XBLA’s Most Wanted: Quake
Before mankind faced its epic struggle with the Strogg in the Quake games II, IV, and Enemy Territory, before there was the deathmatch arena of Quake III, players fought against a hellish enemy force in the original Quake. Unlike so many games of its time, Quake was true 3D. Its predecessor, the Doom series did not feature a true Z axis (up/down).
Even games such as Duke Nukem 3D and Star Wars: Dark Forces featured only a psuedo-3D ability. No, if someone wanted true 3D in 1996, they turned to Quake. And nothing would make gamers of yesteryear more happy than to see the game that spawned a new series for Id Software make a return on XBLA.
What should change:
A touch of HD – There’s a delicate balance here. Porting the entire game to match Quake IV‘s visuals could ruin the gameplay. Not doing enough would leave the game dated. The solution is right in the middle. High-resolution models and textures, a la Perfect Dark on XBLA.
Expansion packs as DLC – Two expansions for the original Quake were released, Scourge of Armagon and Dissolution of Eternity. Both would be well served as DLC; they each have a new, albeit shorter, campaign and new gameplay elements. Add the sprinkling of HD that the core game receives and these could go for 320MSP each.
Cameo characters – Although this was more prominent starting with Quake II, several non-canon characters were developed by the community for multiplayer. Quake seemed like one of the few games where it wasn’t weird to see Duke Nukem running around, whereas seeing Duke with a lightsaber in Star Wars games just comes off as odd. These cameos could be unlockable or downloadable and could also feature other prominent XBLA heroes and villains. Who wouldn’t want to score some frags as Meat Boy?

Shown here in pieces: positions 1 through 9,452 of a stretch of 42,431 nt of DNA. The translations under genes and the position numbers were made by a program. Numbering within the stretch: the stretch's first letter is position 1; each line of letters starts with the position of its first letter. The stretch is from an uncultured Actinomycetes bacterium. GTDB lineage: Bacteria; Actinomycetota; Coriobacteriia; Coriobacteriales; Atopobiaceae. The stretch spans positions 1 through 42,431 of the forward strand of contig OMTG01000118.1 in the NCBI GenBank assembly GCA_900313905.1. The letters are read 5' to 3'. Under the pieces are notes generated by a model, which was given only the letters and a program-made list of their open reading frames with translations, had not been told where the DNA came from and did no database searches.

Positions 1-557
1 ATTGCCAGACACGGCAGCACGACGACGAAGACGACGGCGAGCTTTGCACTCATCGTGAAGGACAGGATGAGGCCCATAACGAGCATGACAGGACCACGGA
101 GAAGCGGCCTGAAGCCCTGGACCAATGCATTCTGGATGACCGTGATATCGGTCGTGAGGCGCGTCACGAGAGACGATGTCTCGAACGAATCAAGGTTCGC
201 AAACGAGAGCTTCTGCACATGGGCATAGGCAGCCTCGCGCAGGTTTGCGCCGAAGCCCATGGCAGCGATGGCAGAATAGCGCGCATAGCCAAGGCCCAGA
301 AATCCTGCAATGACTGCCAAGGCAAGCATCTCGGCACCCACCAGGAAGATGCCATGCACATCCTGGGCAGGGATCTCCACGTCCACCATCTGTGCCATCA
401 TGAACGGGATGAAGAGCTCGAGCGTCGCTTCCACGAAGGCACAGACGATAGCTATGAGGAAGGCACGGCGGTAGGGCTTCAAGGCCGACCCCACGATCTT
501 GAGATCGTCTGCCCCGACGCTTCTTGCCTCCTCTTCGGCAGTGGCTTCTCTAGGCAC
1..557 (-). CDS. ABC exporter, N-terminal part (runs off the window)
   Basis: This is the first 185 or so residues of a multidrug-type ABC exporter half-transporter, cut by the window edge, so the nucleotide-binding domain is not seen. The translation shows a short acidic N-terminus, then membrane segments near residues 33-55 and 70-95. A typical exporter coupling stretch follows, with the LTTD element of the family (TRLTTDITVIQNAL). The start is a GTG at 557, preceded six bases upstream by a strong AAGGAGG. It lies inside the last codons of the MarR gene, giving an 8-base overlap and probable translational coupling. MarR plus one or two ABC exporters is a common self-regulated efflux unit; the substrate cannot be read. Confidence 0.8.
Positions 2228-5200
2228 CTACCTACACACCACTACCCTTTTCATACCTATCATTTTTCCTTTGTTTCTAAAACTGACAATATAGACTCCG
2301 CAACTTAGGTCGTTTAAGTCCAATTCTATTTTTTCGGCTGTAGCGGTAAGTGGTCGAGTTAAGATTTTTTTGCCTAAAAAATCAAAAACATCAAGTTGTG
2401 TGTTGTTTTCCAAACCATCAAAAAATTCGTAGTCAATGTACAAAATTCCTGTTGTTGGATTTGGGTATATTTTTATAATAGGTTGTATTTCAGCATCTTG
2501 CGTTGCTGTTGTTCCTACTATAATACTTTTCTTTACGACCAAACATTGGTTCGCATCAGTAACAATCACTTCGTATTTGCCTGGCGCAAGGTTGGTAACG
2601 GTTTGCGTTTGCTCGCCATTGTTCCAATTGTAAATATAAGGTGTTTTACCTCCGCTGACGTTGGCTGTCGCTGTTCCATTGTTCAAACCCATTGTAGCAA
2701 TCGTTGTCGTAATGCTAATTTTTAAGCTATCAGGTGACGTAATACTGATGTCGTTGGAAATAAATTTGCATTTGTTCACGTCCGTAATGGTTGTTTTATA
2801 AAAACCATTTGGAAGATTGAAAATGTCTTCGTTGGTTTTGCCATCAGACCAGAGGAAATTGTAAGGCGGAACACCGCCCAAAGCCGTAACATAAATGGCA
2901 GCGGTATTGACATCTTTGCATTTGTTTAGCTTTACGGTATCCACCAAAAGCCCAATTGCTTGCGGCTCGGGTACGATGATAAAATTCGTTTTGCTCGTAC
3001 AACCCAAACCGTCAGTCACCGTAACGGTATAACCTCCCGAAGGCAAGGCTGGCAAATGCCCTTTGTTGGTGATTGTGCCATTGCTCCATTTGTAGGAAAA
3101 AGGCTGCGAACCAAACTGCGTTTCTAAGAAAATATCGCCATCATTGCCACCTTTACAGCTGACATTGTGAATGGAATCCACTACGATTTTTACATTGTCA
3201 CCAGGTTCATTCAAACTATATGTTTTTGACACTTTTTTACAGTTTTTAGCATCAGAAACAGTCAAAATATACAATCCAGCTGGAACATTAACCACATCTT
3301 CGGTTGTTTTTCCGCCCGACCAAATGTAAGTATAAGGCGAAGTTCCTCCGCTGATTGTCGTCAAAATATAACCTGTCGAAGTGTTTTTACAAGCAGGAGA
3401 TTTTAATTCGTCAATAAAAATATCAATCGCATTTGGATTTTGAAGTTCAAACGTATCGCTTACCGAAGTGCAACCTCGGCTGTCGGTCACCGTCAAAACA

Splitscreen and Xbox Live gameplay – Obvious? Sure. It goes without saying that the biggest multiplayer game of its time needs both splitscreen and Xbox Live compatibility; not only that but online should be able to handle any combination of the two. Players should be able to have four consoles in four living rooms around the world duking it out if the occasion arises.
What should stay the same:
The core engine – When appealing to players who are the businessmen and dads of today it’s important to remember that they have a very specific memory of Quake. Additionally porting the whole game to newer technology would likely prove much more expensive and would become borderline feature creep. The original engine would be the only place to build from, as it’s the only thing that provides the original gameplay.
Why it would succeed:
Quake is one of those games that everyone knows. On sheer name alone and priced correctly it can handle itself. Adding a handful of features as listed above would entice new players to the original and bring back those who’ve long moved on from their beloved classic. Unlike the recent port of Quake III to Xbox Live, Quake has more of a general appeal with its campaign. Priced at 800MSP players would find it a bargain, and those responsible for the game would see the success of porting a classic.